This book simultaneously highlights what is good and what is bad about the white tower of academia. It explores a specific topic (Amazon Afiliate link) in depth, while establishing absolutely nothing, other than the need for more research. I received a copy of this book from the publisher and received no compensation for my honest opinion.
I’m going to start with my frustrations with the book (or academia/academics in a broader context) first and then move to what they did well. What frustrated me most about the entire collection were the isolationist tendencies of the authors. In a move to over-compensate for any sort of collective or global identity (and not Western-wash everything) every single paper started out within the first few paragraphs by using the almost exact phrase of, “due to cultural circumstances, male sex workers (MSWs) circumstances in this country cannot be compared to those in any other country.” The reason this was so infuriating is that there were clearly overarching themes, sexual identity (or lack thereof), technology and public health, to name a few, that Manichiello and Scott picked out and even acknowledged. However, rather than encouraging the authors to use them to tie everything together within the papers across borders and identities, they were used to bridge each of the papers between the papers in editorial asides. Seriously, if they would’ve just taken this as a given, at least 50 pages could’ve been cut out of the book due to repetitiveness.
The only other incredibly frustrating thing deals with resources. I was perturbed by the often mentioned female sex workers (FSWs) and less often mentioned female clients of MSWs. I wish there would’ve been a section devoted to resources on where to read about FSWs and that the editors would’ve taken time to write more explicitly about what research has been done, an amalgamation if you will, on female clients of MSWs. Instead they were just sort of trivialized and cast aside after each mention.
The only other complaints I have deal specifically with the galley in that the index was not included (perhaps it wasn’t finished).There was a glossary which was somewhat useful, but considering most authors defined unfamiliar terminology I’m not sure it was the most useful addition. There were also a lot of technology errors in the NetGalley conversion process, shocker right?, and the many charts and graphs did not translate well which was a disappointment as they contained a lot of information.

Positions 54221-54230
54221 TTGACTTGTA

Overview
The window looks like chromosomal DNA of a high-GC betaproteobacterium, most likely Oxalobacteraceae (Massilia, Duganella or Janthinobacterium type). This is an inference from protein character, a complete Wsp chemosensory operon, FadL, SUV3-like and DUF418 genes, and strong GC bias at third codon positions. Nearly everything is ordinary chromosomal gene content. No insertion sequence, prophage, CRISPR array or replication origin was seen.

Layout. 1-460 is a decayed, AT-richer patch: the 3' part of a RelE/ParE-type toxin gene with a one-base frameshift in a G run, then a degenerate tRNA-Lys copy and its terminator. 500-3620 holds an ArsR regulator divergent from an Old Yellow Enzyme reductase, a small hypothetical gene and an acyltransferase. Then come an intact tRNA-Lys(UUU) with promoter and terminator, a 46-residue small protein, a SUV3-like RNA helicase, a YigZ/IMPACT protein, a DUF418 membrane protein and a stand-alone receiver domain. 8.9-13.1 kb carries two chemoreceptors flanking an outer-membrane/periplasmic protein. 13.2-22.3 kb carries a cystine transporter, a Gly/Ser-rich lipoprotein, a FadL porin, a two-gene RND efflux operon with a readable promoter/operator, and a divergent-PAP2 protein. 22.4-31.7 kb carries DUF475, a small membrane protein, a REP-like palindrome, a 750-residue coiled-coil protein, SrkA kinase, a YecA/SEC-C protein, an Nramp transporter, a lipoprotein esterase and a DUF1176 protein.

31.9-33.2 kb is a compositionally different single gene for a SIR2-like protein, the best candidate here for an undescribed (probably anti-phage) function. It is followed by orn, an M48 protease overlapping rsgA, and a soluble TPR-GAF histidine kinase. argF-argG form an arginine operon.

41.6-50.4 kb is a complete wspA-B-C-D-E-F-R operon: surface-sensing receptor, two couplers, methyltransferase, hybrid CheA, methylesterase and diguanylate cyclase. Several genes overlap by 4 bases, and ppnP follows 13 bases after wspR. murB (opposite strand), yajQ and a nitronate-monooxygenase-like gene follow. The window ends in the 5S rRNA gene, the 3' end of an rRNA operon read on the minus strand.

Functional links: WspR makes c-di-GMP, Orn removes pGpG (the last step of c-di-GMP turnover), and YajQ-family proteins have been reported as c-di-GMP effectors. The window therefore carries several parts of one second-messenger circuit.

Those frustrations being aired, I truly appreciated the breadth of the work! Starting off with a basic history of prostitution (male and female) from ancient Greece to modernity and moving on to discussing MSWs on all six inhabited continents across dozens of countries and that doesn’t even account for all of the migrant MSWs. What I found most interesting was the numerous discussions about decriminalization versus the legality of sex work. In many cases FSWs are highly regulated, legally and medically, but in most cases these laws or regulations make no mention of MSWs and if they do, like in England, the change was so recent that there are very few services or statistics available for comparison.
The one truly innovative thing that came out of this book, for me, was Allan Tyler’s creation of the initialism “M$M”:
“I have created the initialism M$M to refer generally to men who sell sex and sexualized services to men, which highlights the transactional element of the interaction; moves away from derogatory, legalized or politicized signs; and reflects my informants’ own constructions of what is and is not “sex” or “work.” (85)
The reason this stood out to me, even 11 chapters later, was that it was another over-arching theme of all the papers. So many of the MSWs blur the line between what is sex and what is work, what is sex and what is romance that it’s impossible to separate their sex lives from their work lives in many instances.
Recommendation: Coming in at a whopping $37+ for the kindle version I’d definitely say check out your local college library. Unless you’re really interested in sexuality or sex work I wouldn’t recommend it. It is an academic work and it does drone on longer than it should. However, if you’re interested in a specific country or region this is an incredibly valuable resource, almost an index, of MSW research to date.
Opening Line: “Think of sex workers and one usually thinks of women.”
Closing Line: “One thing is certain: we can confidently say, as this book attests, that the male sex industry—which includes highly diverse men of all colors, shapes, and sizes who sell sexual services—deserves significantly increased funding for future research on the basis of public health alone. We hope this book will open new doorways to that future.” (Not whited out as this is a work of nonfiction.)